Costa Rica’s National Biosecurity Technical Commission on Monday evening granted a local subsidiary of multinational biotechnology company Monsanto permission to grow genetically modified (GM) corn in the country.
The weekly El Financiero reported that the permision was granted by a majority vote, which now allows Monsanto to plant one or two hectares of GM corn.
The decision was confirmed by Alejandro Hernández, a member of the commission representing the Ministry of Science and Technology, and by the NGO Coecoceiba.
The ruling allows Monsanto to grow corn for obtaining seeds or for research purposes, but not for consumption or marketing in the country, as all seed to be produced will be exported.
The request was filed by the U.S. company Delta & Pine Land seed Ltda (D&PL) last November, which led to public protests and demonstrations by ecologist and university groups.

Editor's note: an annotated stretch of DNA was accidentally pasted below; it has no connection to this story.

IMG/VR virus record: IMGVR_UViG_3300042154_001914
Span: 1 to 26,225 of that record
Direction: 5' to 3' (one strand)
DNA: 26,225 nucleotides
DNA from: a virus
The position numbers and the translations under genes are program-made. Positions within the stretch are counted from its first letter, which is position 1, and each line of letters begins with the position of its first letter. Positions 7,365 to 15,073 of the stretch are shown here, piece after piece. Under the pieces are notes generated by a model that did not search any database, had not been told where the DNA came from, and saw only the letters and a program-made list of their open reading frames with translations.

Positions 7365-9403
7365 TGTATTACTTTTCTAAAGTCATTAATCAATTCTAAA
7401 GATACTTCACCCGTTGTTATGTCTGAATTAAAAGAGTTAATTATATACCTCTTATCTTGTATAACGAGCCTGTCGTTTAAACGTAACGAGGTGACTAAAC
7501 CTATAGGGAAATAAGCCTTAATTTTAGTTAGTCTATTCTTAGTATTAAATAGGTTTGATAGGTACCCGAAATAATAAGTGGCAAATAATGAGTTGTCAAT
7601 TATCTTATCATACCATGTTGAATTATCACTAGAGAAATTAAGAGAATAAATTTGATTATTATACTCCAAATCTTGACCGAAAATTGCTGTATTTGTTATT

Monsanto – also a U.S. company – bought D&PL in 2006, and keeps a local office in the northwestern province of Guanacaste.
In addition to opposition from environmental groups, a letter against GMOs was sent by the Faculty of Agricultural Sciences and the Faculty of Biology at the University of Costa Rica (UCR), and the Costa Rican Agronomy Engineers’ Association.
In December, Luis Felipe Arauz, dean of the UCR’s Agricultural Sciences Faculty spoke before the commision, stating that “there are risks involved in GM contamination of native corn.” He presented projections based on mathematical models that take into account aspects such as wind, pollen production, and others, to prove it.
Currently there are 443.1 hectares of biotech crops in Costa Rica, of which 394.3 are of cotton, 44.6 are soybeans, 3.2 are pineapple and 1 is banana. They belong to Semillas Olson, D & PL Semillas, Bayer, Semillas del Trópico and Del Monte, according to data from the government Phytosanitary Service.